Twin City Cherbourg-en-Cotentin
Cherbourg is a very old town that looks back on a chequered history. The castle probably stands on the former site of a Roman camp called “Coriallo”. It is one of the period’s most important castles. In 1450, the French conquered Cherbourg and in 1688 the castle and its ramparts were razed to the ground. In 1783, Louis XVI decided to build a military port, which was opened in 1813. However, it was steadily developed further and by 1853, Cherbourg boasted the world’s largest artificial anchorage. Cherbourg became known around the world due to the Allies’ Normandy landing on the coast near the town, followed quickly by the end of World War II.
Against the background of this war, as an effort to promote grass-roots inter-cultural understanding, the first town twinning projects were launched in 1947. In 1951, 50 mayors of German and French towns founded the “Council of European Municipalities”, since 1984 known as “Council of European Municipalities and Regions” (CEMR).
The twinning of Cherbourg and Bremerhaven also has its roots in these efforts for reconciliation. It exists since 29 June 1960, making Cherbourg Bremerhaven’s oldest twin town.
This brief historical outline makes it clear how much life in Cherbourg too was and is dominated by the port, the sea and shipping. Just like Bremerhaven, Cherbourg is a major sea port. Shipbuilding accounts for many jobs – some 2,920 people work in the development and construction of submarines alone.
Since January the first, 2016 our partner city Cherbourg-Octeville exists as part of the new commune "Cherbourg-en-Cotentin". Already in 2000 there was a first merger of Cherbourg and Octeville to Cherbourg-Octeville. In addition, the municipalities Équeurdreville-Hainneville, La Glacerie, Querqueville and Tourlaville have also been added.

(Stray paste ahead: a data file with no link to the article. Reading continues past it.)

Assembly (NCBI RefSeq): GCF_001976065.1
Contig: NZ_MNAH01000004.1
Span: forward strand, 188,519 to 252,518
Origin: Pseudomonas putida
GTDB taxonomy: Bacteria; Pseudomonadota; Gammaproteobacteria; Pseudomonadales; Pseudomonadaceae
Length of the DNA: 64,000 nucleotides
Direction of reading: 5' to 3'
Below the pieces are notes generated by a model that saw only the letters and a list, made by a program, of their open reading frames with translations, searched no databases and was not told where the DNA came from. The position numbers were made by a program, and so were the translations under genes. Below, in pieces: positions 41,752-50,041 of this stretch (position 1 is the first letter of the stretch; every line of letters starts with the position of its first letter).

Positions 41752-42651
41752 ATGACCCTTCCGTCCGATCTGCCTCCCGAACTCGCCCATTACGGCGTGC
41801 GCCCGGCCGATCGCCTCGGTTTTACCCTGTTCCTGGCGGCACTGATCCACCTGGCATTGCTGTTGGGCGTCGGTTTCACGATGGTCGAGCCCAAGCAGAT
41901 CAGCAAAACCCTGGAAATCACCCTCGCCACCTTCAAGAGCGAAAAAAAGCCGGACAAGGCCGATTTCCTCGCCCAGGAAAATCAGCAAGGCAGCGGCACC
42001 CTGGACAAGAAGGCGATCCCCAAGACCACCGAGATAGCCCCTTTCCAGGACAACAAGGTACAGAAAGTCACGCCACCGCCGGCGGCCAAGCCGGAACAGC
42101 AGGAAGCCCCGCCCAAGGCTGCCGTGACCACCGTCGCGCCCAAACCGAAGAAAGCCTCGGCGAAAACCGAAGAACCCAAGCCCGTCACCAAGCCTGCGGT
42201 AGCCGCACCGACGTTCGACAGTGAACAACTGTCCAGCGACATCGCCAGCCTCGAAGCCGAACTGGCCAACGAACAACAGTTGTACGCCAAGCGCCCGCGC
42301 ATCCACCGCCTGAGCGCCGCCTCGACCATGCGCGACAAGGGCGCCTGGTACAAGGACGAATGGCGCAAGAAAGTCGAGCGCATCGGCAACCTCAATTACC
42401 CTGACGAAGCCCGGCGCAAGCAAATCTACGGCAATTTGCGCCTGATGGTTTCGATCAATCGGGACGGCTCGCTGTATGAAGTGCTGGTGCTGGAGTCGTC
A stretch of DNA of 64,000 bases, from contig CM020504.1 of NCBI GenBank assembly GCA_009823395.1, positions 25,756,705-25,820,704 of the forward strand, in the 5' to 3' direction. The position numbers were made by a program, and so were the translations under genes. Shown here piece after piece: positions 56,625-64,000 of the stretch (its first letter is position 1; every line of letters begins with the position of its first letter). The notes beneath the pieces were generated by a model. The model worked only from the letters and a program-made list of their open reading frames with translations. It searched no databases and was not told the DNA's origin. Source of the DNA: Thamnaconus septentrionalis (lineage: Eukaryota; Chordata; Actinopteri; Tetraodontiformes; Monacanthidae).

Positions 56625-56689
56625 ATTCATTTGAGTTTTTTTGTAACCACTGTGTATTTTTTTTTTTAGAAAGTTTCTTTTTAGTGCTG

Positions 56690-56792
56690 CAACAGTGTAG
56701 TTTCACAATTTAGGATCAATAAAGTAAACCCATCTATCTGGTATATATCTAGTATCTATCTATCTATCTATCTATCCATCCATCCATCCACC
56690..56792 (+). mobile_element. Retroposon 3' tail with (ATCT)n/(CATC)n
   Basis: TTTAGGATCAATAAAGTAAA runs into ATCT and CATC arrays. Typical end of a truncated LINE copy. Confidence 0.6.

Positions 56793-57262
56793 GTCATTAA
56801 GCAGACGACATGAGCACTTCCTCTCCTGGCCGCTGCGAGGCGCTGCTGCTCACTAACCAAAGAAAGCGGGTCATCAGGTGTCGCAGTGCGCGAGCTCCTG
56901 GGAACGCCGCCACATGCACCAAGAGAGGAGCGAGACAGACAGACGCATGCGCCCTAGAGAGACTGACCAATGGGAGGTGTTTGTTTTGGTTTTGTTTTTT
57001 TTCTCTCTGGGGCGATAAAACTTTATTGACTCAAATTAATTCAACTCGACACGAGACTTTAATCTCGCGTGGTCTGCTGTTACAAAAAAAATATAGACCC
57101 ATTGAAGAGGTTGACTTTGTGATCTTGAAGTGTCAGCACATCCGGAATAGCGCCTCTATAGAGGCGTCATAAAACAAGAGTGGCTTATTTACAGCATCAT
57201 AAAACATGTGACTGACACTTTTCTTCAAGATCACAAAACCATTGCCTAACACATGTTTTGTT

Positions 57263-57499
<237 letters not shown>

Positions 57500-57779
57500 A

The new municipality has a total of around 81,000 inhabitants. The area covers 1,181 km². Cherbourg-en-Cotentin is located in the north-west of France in Normandy, in the department Manché directly on the Channel. Distance to Bremerhaven is about 1,131 Km.
Many people are employed in the town’s large scientific institutions such as the Institut Universitaire de Technologie, Institut des Techniques de la Mer, École d’Ingénieurs, École Atomique and Lycées as well as major industrial companies such as the Direction des Contructions Navales, Chantiers Mécaniques de Normandie, JMV Industries.
Sadly, like Bremerhaven, Cherbourg-en-Cotentin does not enjoy full employment, with an unemployment rate of some 10%.
Major ferry routes operate all year round from Cherbourg-Octeville, e.g. daily services to Poole and Portsmouth. Almost all year round there is a ferry 3 times a week to Rosslare. Another ferry sails to Dublin.
The traffic-free shopping centre is ideal for a stroll through the town centre. Walking past the flower-decked Town Hall, you come to the theatre, which survived World War II unscathed.
In 2000, Europe’s largest cylindrical aquarium opened in Cherbourg-Octeville. “La Cité de la Mer” invites its visitors to experience the world of divers – from the earliest diving methods to today’s latest diving techniques and equipment. Visitors can journey into the colourful and fascinating underwater world at a depth of 2,000m. Although it is hard to imagine, living creatures are found even at this depth.
The marina in Cherbourg-Octeville provides berths for a large number of yachts and motor boats.
The well-kept parks are oases for walking, enjoying nature and relaxing.
Cherbourg-Octeville is also twinned with these towns:
Poole in England since 1977
Coubalan in Senegal since 1995